Industrial turbines burn fuel and air at high pressure and temperature to generate electric power. Turbines operate on the thermodynamic cycle known as the Brayton cycle. In this cycle, atmospheric air is compressed, heated, and then expanded, with the excess power produced by the turbine (over that consumed by the compressor) used for power generation or mechanical drives.
Gas turbines are often used in industrial or large commercial cogeneration applications greater than 1 MW. When used in cogeneration, the exhaust heat is recovered during the production of steam or hot water. In some cases the exhaust stream is directly used to provide process heat. Excluded are the applications that use gas turbines for central station power production.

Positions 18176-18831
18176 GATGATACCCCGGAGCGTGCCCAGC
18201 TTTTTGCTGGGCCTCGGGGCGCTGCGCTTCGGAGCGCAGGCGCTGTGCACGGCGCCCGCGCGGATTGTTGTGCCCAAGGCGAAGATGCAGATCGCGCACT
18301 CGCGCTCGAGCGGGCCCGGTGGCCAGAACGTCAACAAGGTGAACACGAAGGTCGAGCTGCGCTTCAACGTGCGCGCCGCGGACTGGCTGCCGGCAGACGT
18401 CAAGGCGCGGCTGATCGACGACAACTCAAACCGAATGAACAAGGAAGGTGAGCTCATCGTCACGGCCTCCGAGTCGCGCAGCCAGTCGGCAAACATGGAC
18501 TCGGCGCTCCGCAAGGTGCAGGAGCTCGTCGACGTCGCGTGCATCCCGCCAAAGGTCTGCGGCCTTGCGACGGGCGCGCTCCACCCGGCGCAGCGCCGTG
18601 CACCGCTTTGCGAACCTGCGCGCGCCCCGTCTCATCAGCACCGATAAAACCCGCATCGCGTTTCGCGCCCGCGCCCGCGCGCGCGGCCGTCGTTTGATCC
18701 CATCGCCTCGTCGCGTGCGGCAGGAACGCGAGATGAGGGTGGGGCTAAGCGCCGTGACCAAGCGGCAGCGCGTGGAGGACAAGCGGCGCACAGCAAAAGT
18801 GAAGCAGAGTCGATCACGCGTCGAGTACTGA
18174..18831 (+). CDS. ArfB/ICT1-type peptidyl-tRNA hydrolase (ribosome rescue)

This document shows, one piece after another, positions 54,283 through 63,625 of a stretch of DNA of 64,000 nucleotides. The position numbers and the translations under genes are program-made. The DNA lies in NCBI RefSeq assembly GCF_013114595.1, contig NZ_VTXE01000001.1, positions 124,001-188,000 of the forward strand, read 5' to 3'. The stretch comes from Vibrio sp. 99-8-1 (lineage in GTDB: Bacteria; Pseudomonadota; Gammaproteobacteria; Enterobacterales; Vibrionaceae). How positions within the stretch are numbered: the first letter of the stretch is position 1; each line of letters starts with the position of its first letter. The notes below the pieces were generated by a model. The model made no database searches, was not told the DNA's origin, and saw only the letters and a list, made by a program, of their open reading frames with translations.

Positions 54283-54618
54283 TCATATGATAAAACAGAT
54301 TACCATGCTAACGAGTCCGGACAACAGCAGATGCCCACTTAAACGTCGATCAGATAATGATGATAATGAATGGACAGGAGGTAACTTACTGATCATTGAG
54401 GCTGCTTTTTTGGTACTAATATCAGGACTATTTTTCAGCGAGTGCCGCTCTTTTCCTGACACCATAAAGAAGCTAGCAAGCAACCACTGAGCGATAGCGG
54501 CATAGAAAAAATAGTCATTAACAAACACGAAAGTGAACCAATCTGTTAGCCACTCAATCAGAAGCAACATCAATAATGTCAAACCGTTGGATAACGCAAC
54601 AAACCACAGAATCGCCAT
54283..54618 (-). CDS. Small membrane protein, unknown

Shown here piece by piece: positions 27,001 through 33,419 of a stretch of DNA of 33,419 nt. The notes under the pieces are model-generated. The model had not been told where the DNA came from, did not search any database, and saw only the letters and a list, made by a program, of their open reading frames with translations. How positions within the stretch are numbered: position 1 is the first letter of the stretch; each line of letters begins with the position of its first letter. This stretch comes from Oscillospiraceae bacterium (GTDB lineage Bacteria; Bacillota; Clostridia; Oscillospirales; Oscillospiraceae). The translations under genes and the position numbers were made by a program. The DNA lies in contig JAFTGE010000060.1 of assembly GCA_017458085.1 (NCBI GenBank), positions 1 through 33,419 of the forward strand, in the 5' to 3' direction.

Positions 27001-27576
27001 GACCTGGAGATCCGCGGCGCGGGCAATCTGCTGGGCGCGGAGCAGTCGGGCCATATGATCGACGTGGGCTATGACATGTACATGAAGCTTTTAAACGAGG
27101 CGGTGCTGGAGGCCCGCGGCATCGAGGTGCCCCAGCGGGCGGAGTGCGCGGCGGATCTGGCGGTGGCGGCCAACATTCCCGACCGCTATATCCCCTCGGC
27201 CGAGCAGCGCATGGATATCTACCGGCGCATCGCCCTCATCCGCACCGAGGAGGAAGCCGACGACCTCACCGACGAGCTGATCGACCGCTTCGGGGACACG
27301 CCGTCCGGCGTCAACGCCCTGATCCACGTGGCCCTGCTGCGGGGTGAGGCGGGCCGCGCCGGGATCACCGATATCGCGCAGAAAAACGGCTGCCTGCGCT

III Equipment Options
Gas turbines can be used in a variety of configurations. Simple cycle operation features a single turbine producing power only. Combined heat and power (CHP) operation adds a heat exchanger to recover heat from the turbine exhaust for the production of process steam, hot water, or process heat. Combined cycle operation recovers high-pressure steam from exhaust, that is then used to generate additional power in a steam turbine. Some combined cycles also extract steam at an intermediate pressure for use in industrial processes.
1. Equipment Manufacturer Database
2. Distributed Generation Consortium